Nothin But A G Rating

I think you don’t have to be a parent for this week’s Dustinland to hit home. I mean, even without my kid around, a lot of the hiphop that’s been coming out lately, I feel a little squeamish listening to it around my wife—and I’d imagine if I was single, it would be even worse.

Hey, I’ve always had my music that I listen to on my own. Dude music. Whether it’s black metal or Wu-Tang, basically, we’re talking angry and sometimes filthy music. The problem is that now everyone seems to be rapping this way. Instead of having your 2 Live Crew on one hand, and your De La Soul on the other, now even the chillest of hiphop seems to be chock full of “pussy” and “fuck” and a whole lot of “ninjas.” And that’s frustrating because sometimes I hear a track that’s great, and I can’t play it out loud anymore unless I’m home alone. Hell, not just a track, entire albums. I mean, what’s the deal? Either todays kids aren’t going to be able to listen to new rap until they’re teenagers, or 7 year olds are going to be running around talking about fucking hos, smoking blunts and fisting.

Again, I enjoy a lot of this stuff personally, but at this rate, my kid’s favorite MC is going to be Soterios Johnson.

6 responses to “Nothin But A G Rating

  1. Even a lot of songs on the radio are inappropriate now that my 3 year old sings along with whatever comes on.
    p.s. North is facing south. Ha.

    • Society has changed a lot in general. When you think about what was considered pushing the envelope back the The Simpsons just came out, and compare that to what they get with on Family Guy, it’s pretty amazing.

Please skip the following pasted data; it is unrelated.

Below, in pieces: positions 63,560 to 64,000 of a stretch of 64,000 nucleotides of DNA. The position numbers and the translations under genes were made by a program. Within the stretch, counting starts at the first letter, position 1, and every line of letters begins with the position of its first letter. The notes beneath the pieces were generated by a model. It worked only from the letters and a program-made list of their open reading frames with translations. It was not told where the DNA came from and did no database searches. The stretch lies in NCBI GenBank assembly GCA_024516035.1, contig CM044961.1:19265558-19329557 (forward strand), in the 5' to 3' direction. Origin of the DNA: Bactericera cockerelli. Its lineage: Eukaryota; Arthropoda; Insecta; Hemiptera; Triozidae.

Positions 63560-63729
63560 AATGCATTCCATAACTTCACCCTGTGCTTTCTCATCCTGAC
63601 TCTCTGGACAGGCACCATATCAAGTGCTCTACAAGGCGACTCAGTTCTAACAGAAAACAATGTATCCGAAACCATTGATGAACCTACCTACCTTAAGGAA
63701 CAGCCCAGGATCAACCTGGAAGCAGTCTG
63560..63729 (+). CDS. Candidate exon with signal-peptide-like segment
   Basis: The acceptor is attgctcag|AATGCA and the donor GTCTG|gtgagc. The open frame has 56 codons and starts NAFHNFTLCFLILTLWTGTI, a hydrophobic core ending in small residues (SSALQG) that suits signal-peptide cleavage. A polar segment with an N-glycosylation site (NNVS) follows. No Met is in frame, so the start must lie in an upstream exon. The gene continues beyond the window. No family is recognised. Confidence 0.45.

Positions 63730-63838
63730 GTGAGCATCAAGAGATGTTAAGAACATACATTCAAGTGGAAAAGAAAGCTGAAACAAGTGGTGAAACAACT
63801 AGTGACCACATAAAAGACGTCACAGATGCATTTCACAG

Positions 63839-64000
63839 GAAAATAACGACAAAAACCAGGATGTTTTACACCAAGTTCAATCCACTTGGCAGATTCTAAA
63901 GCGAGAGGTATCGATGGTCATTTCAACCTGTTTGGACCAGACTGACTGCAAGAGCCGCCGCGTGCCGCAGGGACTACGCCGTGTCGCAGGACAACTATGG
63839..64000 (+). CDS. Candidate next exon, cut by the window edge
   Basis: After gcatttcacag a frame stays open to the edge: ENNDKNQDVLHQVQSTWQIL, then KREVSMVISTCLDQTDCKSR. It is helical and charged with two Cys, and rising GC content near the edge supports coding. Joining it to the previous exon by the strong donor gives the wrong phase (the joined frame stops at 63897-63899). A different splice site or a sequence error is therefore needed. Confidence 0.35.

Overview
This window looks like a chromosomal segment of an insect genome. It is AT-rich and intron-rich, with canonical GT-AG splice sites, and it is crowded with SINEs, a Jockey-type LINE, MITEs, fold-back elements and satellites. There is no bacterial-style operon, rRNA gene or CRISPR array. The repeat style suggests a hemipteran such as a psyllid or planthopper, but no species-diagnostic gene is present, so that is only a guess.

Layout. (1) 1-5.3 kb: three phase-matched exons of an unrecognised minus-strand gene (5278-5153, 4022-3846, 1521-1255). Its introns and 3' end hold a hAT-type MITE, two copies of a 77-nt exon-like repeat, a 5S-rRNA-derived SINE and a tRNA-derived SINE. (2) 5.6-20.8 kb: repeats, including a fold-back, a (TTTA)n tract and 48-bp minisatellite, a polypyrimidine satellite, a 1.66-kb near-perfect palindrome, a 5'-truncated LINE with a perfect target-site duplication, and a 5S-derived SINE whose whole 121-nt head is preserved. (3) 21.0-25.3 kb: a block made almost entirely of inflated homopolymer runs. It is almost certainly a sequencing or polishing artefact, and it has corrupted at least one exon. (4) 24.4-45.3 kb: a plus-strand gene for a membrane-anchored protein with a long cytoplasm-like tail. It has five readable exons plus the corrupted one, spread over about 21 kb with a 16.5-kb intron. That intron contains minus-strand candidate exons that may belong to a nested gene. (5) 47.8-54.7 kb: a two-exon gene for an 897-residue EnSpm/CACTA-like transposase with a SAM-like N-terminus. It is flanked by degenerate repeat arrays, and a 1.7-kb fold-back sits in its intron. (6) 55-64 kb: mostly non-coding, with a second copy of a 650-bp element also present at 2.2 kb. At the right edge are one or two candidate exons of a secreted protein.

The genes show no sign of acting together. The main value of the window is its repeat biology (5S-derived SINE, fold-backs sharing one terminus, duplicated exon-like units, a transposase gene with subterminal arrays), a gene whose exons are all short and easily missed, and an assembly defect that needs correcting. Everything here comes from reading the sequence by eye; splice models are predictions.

2. Misogyny: the last acceptable form of discrimination. When I hear offensive songs about women, I replace “bitch” or “ho” with “nigger” and the level of offensiveness skyrockets.

  3. I recently did an article that included two companies that make baby Muzak, which is exactly what you think it is: arrangements of pop songs designed to lull babies to sleep. (You do it by using a lot of instruments like xylophones.)

    One of them told me they won’t use songs with dirty lyrics, even though all their arrangements are without vocals, because they don’t want Mom and Dad filling in the blanks. The other one doesn’t care: They have baby songs based on artists like Jay-Z and the Red Hot Chili Peppers.

    • Hmm. Interesting. I have to say, I used to play this one dude’s Radiohead lullaby album for my kid when he was just a few months old. I remember when this whole phenomenon started – early 2000s. That’s when they first started marketing to people around my age as the first of us became parents. So suddenly you get Nirvana lullabies and new He-Man cartoons. REMEMBER THIS?! YOU LIKED IT AS A KID! NOW BUY IT FOR YOURS! Hey, it worked.

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